Question about Mamiya RZ67 ProII Medium Format Camera
I just shot the last frame of film on my Mamiya rz, and the film lever would not pull down to advance the film. So I rolled it with the round winder on the film back, which worked. When I changed film, the lever would still not go down, so I wound it to the start of the roll with the round winder on the film back again. Now the camera will not fire. When I took the back off, I see that the mirror is stuck in the up position. What happened? How can I fix this?
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Posted on Jan 02, 2017
This is likely because the shutter has not been cocked all the way. Return the lens to the fully locked position and advance the film with the lever all the way down to reset the shutter. If it still doesn't work, move the lever to M for multiple exposure, make sure the back is aligned and trip the shutter release. Then fully **** the shutter again by pressing the advance lever down fully and again until it is reset. Then try to remove the lens again.
Posted on Dec 16, 2008
This is not the best solution as it indicates a faulty film back. The film should advance without resorting to activating the film-wind release lever. That is only for intentionally advancing a partially exposed roll of film. Make sure the multi-exposure lever is not engaged and that the counter does advance and the red mark disappears as you advance to an unexposed frame.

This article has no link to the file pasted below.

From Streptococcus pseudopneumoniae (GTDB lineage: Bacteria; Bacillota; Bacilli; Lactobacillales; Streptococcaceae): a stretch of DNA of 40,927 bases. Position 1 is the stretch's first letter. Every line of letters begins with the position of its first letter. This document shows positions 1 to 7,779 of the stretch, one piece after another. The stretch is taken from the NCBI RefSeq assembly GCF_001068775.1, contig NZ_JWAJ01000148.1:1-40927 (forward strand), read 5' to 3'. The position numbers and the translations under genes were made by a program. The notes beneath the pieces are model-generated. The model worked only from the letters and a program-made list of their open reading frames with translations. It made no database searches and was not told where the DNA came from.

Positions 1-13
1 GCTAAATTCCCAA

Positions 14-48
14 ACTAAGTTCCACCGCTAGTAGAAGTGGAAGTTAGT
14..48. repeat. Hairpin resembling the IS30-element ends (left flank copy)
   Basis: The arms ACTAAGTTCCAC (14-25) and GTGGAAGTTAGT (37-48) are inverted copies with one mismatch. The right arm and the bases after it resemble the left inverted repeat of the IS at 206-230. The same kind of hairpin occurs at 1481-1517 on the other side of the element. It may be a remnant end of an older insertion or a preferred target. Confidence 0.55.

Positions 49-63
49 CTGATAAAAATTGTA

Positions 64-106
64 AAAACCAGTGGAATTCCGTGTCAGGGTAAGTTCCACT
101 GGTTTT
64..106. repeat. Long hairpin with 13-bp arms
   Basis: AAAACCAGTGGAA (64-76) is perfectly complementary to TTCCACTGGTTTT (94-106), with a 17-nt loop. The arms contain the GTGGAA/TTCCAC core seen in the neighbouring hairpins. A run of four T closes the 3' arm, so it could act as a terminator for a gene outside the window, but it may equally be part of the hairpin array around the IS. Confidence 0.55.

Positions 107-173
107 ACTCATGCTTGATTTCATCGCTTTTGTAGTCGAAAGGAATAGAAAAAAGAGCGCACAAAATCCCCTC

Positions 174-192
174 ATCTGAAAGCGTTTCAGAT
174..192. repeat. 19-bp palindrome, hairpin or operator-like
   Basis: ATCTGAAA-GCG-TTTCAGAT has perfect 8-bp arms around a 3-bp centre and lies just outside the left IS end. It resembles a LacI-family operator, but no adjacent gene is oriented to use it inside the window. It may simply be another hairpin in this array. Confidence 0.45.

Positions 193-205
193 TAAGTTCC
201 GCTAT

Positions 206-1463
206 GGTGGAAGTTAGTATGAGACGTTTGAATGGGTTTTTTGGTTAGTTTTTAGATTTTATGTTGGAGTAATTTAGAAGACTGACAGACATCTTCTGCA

Posted on Nov 14, 2009
If the batteries are flat or missing you wont get LED's to light up and it will set itself to 125 naturally. I know as I have tried it. It could be that the shutter has got stuck on its way down and it is preventing the mirror from coming down as a result this is a mechanical issue, not battery related. The best way I found to release the mirror was to gently, really gently stroke the shutter nearest to the film down towards the groove it goes home in. Recommend a cotton budd so you don't damage the shutter leaves or get grease from your fingers on the movement. This should release the mirror. The next thing to do is try preventing the shutter getting stuck again by removing the bottom plate which will allow you access to the cogs for the shutter. it is tight in there and it is recommended by some that you remove some of the movement to see and clean them up. I did this but it is tricky and it involves winding on the camera and rocking parts out with itself. Not easy to do. The shutter cogs are brass (or look like it) and they may have old oil stuck inbetween the teeth which needs cleaning out with a tooth pick and then lubricate but not with WD40 which gets sticky with age. Use a cotton budd again with the lubricant on so you don't affect other sensitive parts around this section. Alternatively send the camera for a good service. I just had mine done, got it sorted with a warranty for 12 months to and cost me just £45. They cleaned everything up, new light seals and sorted issues common to this model of camera. The photos are instantly back to their best. Compare a good service to a series of wasted film with an inconsistent camera. Peace of mind too, it is worth it and so is the camera!
Posted on Jun 02, 2010
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